A deaf and blind man has found a unique way of connecting with his hearing wife -through YOGA.
Andrew Cohen, 31, has Usher syndrome, a rare genetic disorder which means he is visually impaired, profoundly deaf and has balance issues.
But despite that, the software technician and his wife Kelly Brittingham, 30, decided to take up acroyoga – a combination of acrobatics and yoga – last year.
Most people new to the practice – which relies heavily on flexibility, strength and technique – communicate verbally, but in Andrew and Kelly’s case that isn’t an option.
In ordinary life the couple would chatter in sign language instead, but with acroyoga that isn’t an option either because they need to use their hands.
As a result, they must rely on touch to ensure they have exactly the right body part in the right place at the right time and have trained themselves to “feel the flow”.
The couple have devoted hundreds of hours to learning and fine-tuning poses in their apartment and their local studio, with Andrew as the base and Kelly as the flyer.
The couple, who married in 2013 after meeting at a camp for the deafblind, have also traveled to scenic spots around the US to pose for photos in nature.
Kelly, a support service provider living in Round Rock, Texas, USA, said: “I think people are surprised when people learn Andrew is deafblind.
“They’re like, ‘How are you guys doing that?’ He can’t hear or see so everything is based on touch and trust.
“It all comes down to being able to communicate with each other, not through talking but through movement and feeling the flow.
“At first it was hard. For Andrew and I, his balance was one of the biggest challenges.
“We also had to learn how to communicate without signing and relying on body language.
“The first move we learned, which is called bird, took us a month. You have to put the feet of the base on the pelvis of the flier and they push you into the air.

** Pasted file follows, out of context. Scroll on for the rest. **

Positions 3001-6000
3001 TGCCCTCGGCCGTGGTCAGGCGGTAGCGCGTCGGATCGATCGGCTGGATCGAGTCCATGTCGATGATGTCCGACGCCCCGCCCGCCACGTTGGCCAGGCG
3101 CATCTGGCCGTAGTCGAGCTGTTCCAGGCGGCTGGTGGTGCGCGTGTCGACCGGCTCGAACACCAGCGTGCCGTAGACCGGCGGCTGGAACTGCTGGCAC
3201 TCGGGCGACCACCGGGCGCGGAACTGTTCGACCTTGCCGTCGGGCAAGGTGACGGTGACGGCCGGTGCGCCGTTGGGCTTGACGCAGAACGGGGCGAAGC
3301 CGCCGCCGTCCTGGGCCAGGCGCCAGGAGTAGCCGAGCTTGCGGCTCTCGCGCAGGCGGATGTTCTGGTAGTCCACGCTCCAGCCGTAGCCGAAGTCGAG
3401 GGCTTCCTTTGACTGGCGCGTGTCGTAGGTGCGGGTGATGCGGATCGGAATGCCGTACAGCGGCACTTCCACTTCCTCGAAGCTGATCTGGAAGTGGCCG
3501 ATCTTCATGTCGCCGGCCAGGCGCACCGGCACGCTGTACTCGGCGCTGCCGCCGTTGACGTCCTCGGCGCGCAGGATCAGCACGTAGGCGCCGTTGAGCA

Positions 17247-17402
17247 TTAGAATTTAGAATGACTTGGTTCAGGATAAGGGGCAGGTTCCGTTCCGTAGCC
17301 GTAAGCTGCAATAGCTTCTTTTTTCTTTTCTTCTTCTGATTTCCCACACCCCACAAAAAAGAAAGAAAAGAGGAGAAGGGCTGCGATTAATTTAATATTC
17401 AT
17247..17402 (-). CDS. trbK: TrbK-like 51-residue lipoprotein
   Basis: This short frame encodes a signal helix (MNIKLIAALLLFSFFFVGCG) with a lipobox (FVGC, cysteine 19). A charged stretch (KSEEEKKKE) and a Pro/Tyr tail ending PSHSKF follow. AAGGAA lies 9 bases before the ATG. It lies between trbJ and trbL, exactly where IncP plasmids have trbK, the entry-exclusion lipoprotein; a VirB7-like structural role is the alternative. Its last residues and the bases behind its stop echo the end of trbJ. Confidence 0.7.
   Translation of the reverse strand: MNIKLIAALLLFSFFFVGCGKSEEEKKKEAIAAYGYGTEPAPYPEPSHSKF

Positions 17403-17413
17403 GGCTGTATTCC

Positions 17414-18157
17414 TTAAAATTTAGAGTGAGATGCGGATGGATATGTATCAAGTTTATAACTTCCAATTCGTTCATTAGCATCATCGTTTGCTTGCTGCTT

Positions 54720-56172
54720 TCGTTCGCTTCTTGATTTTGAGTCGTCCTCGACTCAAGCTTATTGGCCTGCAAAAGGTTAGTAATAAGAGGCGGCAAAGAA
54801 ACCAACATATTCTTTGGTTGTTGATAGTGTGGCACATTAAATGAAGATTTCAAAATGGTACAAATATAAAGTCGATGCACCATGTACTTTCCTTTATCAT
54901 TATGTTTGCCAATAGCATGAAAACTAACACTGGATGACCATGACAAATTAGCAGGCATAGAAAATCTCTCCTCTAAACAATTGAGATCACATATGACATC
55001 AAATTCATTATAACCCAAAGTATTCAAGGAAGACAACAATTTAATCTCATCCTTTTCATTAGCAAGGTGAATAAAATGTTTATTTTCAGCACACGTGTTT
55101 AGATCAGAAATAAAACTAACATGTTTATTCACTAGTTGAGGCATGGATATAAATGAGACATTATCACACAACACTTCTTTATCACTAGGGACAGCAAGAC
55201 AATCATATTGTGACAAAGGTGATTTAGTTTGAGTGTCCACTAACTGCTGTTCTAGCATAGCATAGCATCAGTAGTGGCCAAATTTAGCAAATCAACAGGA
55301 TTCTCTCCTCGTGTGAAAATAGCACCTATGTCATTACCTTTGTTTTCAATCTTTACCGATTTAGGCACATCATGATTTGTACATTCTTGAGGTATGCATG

“For most people it takes a couple of hours.
“It made me nervous. It’s difficult when you are with someone who has never done it and is deafblind, but it was exciting when we managed it.
“We built upon that and little by little have become more advanced.
“I think it’s down to working together.”
Andrew added: “My particular kind of deafblindness causes me to unable to hear at all. I can see the world only through a pinhole.
“I was also born profoundly deaf. You could put me beside a rock concert and I will sleep through it.
“Another thing about my deafblindness is I have no balance. I am like a pinball machine.
“It is a lot of work to balance my wife or others as a flyer. I can detect whether the fulcrum feels good or not. I can adjust to the flyer or the flyer can adjust to me.
“The simple fact is verbal and visual cues aren’t needed to communicate to your partner. It is purely tactile. You feel and adapt to each other.
“It creates another level of empathy and connection between us.”
At first, Andrew and Kelly would practice for two hours every night. They later began professional classes and now devote around six hours a week to honing their skills.
The couple, who met at a camp for deafblind people in Maryland, have mastered various poses, including a 180 degree twist.
Kelly added: “It’s awesome. It’s great exercise, it’s fun and it’s team-building.
“It has definitely brought us closer together – not only physically, but mentally and emotionally too.”
Follow them on Instagram @kellybrittingham
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